Almost every year around Halloween, news stories pop up on our social media feeds, exposing teenagers and young adults sporting offensive costumes. Oftentimes, heated conversations in the comments section follow the controversial story and coverage.

The stories generally involve white children dressing up as a person from another race or culture, or worse yet, as a stereotype of an entire race or culture. Examples I’ve seen from the past include white Americans dressing in traditional clothing from Native Americans, other religions or other countries.

On one side of the argument, people are offended that Halloween participants are using their culture as a costume, instead of recognizing all of the meaning and symbolism accompanying the clothing and accessories. On the other hand, people argue they are appreciating the culture by imitating the fashion.

The big differences between cultural appropriation and cultural exchange are giving credit and power. If you are copying a style from another culture without acknowledging it originated from them, you are appropriating that culture by taking the style as your own. Especially if you come from a dominant culture and are adopting traditions from historically marginalized groups, power dynamic adds to the harm.

I once had a friend sarcastically ask me during a debate on this topic if he should avoid eating food from other cultures because it would be considered cultural appropriation. Obviously, we should not be limited to only enjoying items produced by people from our own culture. The joy of living in a country with people from so many backgrounds and traditions is we get to share with one another.

When we go out to eat, however, we almost always automatically give credit. We’ll say things like, “Do you want to go out for Italian food tonight or order Chinese food?” We are naturally acknowledging which country created the food we are about to enjoy.

Regarding power dynamics of cultural appropriation, opponents may claim marginalized groups are appropriating Western culture by speaking English or wearing typically Western clothing. People cannot appropriate the dominant culture because it is all around them, so they are simply assimilating by participating in the same traditions.

It may be tempting to think buying a costume from a Halloween shop is a safe way to avoid offensive outfits. I am sorry to report this is not the case, as these stores continue to perpetuate stereotypes and profit from people buying the costumes.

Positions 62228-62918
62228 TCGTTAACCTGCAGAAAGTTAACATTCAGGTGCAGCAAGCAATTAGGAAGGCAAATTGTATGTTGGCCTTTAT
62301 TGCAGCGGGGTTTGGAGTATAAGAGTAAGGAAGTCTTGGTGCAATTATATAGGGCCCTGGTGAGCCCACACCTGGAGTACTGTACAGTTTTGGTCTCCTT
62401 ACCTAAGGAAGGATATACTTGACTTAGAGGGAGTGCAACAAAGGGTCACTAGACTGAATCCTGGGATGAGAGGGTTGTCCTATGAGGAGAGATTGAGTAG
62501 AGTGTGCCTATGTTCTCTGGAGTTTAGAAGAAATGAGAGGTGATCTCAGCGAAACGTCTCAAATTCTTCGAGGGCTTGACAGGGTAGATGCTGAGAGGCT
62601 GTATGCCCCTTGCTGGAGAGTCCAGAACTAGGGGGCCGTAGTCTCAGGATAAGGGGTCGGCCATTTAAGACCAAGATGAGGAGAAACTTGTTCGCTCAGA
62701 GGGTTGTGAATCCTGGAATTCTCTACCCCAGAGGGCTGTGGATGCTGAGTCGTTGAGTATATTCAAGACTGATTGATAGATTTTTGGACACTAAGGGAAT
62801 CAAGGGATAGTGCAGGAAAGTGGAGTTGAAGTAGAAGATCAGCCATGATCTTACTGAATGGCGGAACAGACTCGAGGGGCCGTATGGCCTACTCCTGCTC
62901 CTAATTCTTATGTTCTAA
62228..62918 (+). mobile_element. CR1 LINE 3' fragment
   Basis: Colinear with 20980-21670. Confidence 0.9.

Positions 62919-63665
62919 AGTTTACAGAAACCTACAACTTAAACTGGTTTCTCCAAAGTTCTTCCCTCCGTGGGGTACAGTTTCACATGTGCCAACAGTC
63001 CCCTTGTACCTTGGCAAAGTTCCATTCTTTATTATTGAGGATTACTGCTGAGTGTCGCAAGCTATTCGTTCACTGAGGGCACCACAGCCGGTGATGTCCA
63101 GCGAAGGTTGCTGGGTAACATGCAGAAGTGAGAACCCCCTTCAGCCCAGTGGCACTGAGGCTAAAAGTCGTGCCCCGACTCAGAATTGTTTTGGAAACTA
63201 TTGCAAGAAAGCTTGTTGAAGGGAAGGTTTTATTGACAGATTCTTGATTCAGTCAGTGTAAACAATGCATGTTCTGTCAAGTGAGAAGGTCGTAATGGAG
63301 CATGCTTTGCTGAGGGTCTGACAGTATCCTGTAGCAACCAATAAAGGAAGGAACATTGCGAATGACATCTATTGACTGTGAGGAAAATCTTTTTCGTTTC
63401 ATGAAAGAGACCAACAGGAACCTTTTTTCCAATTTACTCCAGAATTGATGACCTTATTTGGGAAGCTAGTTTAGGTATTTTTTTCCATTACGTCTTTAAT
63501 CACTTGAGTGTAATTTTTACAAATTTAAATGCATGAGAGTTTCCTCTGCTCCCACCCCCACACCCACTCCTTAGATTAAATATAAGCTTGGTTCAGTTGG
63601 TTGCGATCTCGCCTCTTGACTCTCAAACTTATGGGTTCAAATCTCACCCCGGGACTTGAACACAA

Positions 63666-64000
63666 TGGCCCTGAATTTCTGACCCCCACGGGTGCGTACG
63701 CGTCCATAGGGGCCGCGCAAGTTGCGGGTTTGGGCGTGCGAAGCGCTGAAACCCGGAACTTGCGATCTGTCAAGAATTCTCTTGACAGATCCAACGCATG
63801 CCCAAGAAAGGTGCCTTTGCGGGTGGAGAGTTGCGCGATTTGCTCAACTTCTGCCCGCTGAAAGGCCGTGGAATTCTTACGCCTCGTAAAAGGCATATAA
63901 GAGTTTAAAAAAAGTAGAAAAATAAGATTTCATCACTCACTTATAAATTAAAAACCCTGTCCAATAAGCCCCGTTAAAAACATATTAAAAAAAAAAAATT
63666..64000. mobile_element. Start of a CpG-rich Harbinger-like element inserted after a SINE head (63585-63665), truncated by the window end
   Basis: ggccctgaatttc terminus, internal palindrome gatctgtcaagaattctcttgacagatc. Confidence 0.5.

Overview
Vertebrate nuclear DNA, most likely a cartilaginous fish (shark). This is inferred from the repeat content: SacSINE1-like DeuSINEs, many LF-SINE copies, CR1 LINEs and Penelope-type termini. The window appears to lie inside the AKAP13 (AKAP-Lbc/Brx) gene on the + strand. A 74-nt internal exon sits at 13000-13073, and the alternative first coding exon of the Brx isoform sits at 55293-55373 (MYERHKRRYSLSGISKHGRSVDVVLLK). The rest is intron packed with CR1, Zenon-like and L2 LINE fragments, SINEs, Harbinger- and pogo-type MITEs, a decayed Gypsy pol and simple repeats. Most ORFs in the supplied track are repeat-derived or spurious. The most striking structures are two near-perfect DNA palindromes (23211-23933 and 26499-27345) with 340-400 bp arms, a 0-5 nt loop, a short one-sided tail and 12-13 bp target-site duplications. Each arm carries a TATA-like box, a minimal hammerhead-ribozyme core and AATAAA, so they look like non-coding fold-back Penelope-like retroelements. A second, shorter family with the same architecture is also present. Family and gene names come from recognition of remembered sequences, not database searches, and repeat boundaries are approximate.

While picking up Halloween decorations this year, I browsed some of the costumes for sale. I was horrified to find "Mexican Man,” a box with a picture of a white man wearing a sombrero and moustache, along with “Native American Princess,” a white model wearing traditional clothing for indigenous people and standing in a sexy pose.

There was also religious appropriation, with sexy costumes labeled “Rabbi” and “Nun.” I didn’t see it at the store, but I have seen in the past people who are not Muslim wearing hijabs and burqas. The worst couples costume I saw this year was a man dressed as a wall and a woman dressed as a Mexican citizen, referencing Trump’s immigration policies. There were even variations of it, some with one person dressing as Trump and the other dressing as the wall or an immigrant to the United States.

Cultural appropriation has negative consequences lasting beyond the night of Halloween. It can erase credit for creators, spread lies and stereotypes about underrepresented groups, maintain prejudice and ignore past oppressions.

I am not advising you to stop dressing up for Halloween altogether, but just to take a second and think before putting on a costume. Ask yourself, am I representing a group that is not my own? If so, how would a member of that group react to my costume and if it is a positive reaction, am I giving them credit for what I’m wearing?

There are plenty of non-controversial costumes to wear. My personal favorite are inanimate objects; my partner and I are going as soap and loofah this year. There are also animals, puns, foods, celebrities and fictional characters, provided they are not dressed in any traditional clothing from a culture that is not your own.

With so many fun and creative options out there, don’t be the next embarrassing Halloween headline. I’m looking forward to seeing everyone’s costumes.

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